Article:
Languishing at the Luxembourg Gardens

In his wonderful book Paris to the Moon, Adam Gopnik returns over and over again to the Luxembourg Gardens. And with good reason: This park is one of Paris’ most beautiful, most popular public spaces.

Esteban and I ended up there today by default. We’d planned on getting out of town — maybe to Chartres, or Strasbourg — but we weren’t motivated enough to get out the door early and onto a train.

Plan B consisted of an aimless walk through our neighborhood. I loved spotting one of the old street signs I’ve been photographing all over Paris, along with another addition to my “cool menu handwriting” collection.

I also enjoyed gawking at the gorgeous architectural details that adorn almost every apartment building. I wonder if the residents even notice them?

But the highlight of my day was seeing the Luxembourg Gardens again. I was delighted to find some color still clinging to the trees and planters.

But a few other parts of the grounds seemed barren already, as if winter had tiptoed in when no one was looking. Even the statues looked a little bit subdued.

In spite of the gray skies and intermittent rain, though, the people-watching was as good as ever.

At one point I suddenly remembered my “100 inconnus à Paris” project. I approached a group of officers who were chatting nearby.

“I’m trying to photograph 100 strangers before I leave Paris,” I told them as I decided whom to shoot. “I haven’t photographed a cop yet, so would you be willing to oblige?”

“We’re not cops,” said my intended victim. “Well … whatever you are, I haven’t shot one of you yet. Would you mind terribly?” He didn’t mind at all. In fact, he turned out to be a bit of a ham. Merci, monsieur.

On our way out of the park we accidentally stumbled across the apiary. Having a bee colony in the middle of an urban park is rare. Offering the public courses in beekeeping? Extraordinary. Alas, today the bees were asleep.

On our way to the gate, we made one final stop to look at the braille map of the park. I wondered how anyone would be able to “see” this map with their fingers and keep it in their head long enough to navigate the grounds.

As we exited the gate, I found it hard to believe we’d spent three hours languishing in this park. Not a bad way to spend an afternoon in Paris, we agreed.

Tomorrow will be Esteban’s and my last day in Paris. I’m heartbroken to have to leave and have already cried my first farewell tears.

One last time: À demain, mes amis.


  1. Hahaha… what a great sport the “non-policman” was!!! great photographs ….. I’m sooooo sad that you are leaving, have been enjoying your adventures immensly!!! – ( can’t even imagine then how sad you must be!!! 😉 ) **

    • I hate to admit it, but you really *can’t* imagine how sad I am. I’ve been crying pretty much nonstop since last night. My poor husband! But it’s become clear to both of us that it’s time to make some changes in our lives. Hopefully one of these days that will mean making the announcement, “We’re moving to Paris!”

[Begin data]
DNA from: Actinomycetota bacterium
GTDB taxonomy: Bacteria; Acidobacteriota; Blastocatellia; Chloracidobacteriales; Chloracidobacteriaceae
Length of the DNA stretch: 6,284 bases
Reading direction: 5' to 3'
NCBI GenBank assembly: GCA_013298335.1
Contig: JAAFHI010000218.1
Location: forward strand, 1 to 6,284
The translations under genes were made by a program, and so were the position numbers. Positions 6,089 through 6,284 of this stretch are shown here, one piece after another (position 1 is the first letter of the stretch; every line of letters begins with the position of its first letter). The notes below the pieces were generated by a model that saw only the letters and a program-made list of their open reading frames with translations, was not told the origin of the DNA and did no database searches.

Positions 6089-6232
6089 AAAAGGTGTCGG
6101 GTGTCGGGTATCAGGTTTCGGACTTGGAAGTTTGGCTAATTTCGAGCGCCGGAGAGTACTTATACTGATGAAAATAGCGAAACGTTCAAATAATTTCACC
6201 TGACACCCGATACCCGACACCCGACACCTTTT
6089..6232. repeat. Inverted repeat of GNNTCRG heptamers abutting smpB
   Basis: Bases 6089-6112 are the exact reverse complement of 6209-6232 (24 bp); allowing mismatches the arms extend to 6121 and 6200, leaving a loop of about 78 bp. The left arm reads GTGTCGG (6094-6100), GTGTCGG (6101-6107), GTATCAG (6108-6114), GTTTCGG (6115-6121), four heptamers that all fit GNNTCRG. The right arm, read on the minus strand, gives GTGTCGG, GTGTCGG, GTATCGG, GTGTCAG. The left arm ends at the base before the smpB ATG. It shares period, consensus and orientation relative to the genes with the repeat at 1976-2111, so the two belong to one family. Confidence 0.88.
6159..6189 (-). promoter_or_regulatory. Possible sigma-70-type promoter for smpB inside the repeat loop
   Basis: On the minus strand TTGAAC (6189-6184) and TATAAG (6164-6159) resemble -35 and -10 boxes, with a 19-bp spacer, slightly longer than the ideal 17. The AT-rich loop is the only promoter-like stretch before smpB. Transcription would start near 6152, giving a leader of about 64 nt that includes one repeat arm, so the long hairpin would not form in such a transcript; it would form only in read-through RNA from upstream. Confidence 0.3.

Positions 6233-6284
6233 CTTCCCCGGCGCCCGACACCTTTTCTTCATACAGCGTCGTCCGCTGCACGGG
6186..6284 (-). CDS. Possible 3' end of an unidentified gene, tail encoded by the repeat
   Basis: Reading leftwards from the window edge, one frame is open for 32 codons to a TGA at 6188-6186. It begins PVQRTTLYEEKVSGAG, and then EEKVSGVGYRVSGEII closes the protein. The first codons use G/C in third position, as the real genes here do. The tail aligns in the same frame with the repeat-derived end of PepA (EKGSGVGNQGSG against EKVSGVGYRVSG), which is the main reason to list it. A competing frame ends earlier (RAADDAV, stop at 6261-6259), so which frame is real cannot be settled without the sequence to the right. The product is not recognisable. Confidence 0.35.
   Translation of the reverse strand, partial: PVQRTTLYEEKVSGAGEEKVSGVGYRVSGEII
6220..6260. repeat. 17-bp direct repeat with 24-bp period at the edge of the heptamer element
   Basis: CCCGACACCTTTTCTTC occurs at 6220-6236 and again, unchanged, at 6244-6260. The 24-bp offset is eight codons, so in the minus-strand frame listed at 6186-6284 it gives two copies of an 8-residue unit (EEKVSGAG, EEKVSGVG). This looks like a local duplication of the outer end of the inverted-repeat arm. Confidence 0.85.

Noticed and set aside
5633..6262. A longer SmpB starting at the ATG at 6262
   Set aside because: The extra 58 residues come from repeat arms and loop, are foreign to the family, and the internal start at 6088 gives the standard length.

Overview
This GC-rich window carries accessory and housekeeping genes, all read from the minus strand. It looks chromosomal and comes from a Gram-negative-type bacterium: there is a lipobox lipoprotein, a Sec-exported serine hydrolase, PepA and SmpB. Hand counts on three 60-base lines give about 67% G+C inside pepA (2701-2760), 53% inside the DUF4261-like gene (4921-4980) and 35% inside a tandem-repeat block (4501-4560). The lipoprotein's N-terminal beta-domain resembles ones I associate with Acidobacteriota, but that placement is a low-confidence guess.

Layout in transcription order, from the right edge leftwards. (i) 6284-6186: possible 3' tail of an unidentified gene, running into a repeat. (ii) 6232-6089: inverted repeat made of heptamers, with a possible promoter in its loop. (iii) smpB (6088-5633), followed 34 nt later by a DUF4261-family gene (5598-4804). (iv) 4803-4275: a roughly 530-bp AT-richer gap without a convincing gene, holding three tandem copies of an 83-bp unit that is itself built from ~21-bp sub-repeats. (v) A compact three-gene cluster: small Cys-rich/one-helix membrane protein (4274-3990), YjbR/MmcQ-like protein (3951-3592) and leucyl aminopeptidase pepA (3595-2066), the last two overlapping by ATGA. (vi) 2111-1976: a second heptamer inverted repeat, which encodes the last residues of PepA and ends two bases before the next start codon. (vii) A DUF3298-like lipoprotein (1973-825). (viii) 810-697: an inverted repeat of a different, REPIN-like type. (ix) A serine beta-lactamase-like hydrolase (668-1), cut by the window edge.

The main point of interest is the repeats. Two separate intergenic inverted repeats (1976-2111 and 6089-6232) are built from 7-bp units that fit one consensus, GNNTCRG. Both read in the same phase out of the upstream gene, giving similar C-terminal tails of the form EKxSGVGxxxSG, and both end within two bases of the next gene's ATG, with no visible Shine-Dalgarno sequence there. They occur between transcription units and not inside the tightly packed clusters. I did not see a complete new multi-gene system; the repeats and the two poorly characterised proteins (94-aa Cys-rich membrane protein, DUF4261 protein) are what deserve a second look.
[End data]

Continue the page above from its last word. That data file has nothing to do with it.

As always, thanks for coming along on our adventures. 🙂

  2. Sighhh…what a lovely walk I have just enjoyed with you! As usual, it’s hard to single out favourite photos from your many wonderful, thoughtful or amusing images. The statuary and the orange flowers in rows of urns are hard to beat, though.

    We have our first snow this week – I imagine there might be a bit waiting for you back home too!

    • I’ve indeed heard that there’s quite a pile of the white stuff waiting for us at home. I have a feeling there won’t be enough French chocolate in the world to thank my friend Uta for shoveling our walk. And I also have a feeling I’ll be awash in tears on the plane tomorrow. It gets harder to leave each time …


      • Oh, poor you, I feel for you. A virtual hug winging your way…! And there should be a little souvenir de Paris awaiting you when you get home. x

        • You’re so incredibly kind, DB — and I know you understand. Thank you *so* much for the virtual hug … it’s really needed today. Esteban and I have just arrived home, so I’m eager to dive into the mail and see what treasure awaits. Please expect a personal note shortly. 🙂

  3. Lovely to see the gardens (and the gardiens) again; although Acis and Galatea look even more vulnerable than usual surrounded by leafless trees. For what it’s worth, my favourite image in this collection is the one with the lady pulling the reluctant dog. I’m sorry you are leaving Paris, although I suspect that we might be savouring it for a little longer. I hope you have a safe trip home to your memories. 🙂

    • Thanks so much for your kind words, Xpat. You were on my mind yesterday afternoon, actually: Esteban and I spent a couple of hours near the Pont Bir Hakeim. It still hasn’t changed much since you shot your iconic photo 30 years ago.

      As for my departure: I’m not eager to return home. (In fact, I’ve been rather weepy at the thought.) But as you say, I’ll continue posting photos and anecdotes for a while. I’ve fallen hopeless behind in my blogging … hope you’ll stay tuned for a while longer. 🙂

  4. Thanks for sharing the ‘other side’ of the park. It’s just a beautiful in the winter as it is in the spring. Oh, and I have one of those old street signs too. And you’re leaving already??? I’m sad. Hope you’ll post more photos and share more of your stories when you return to the States.

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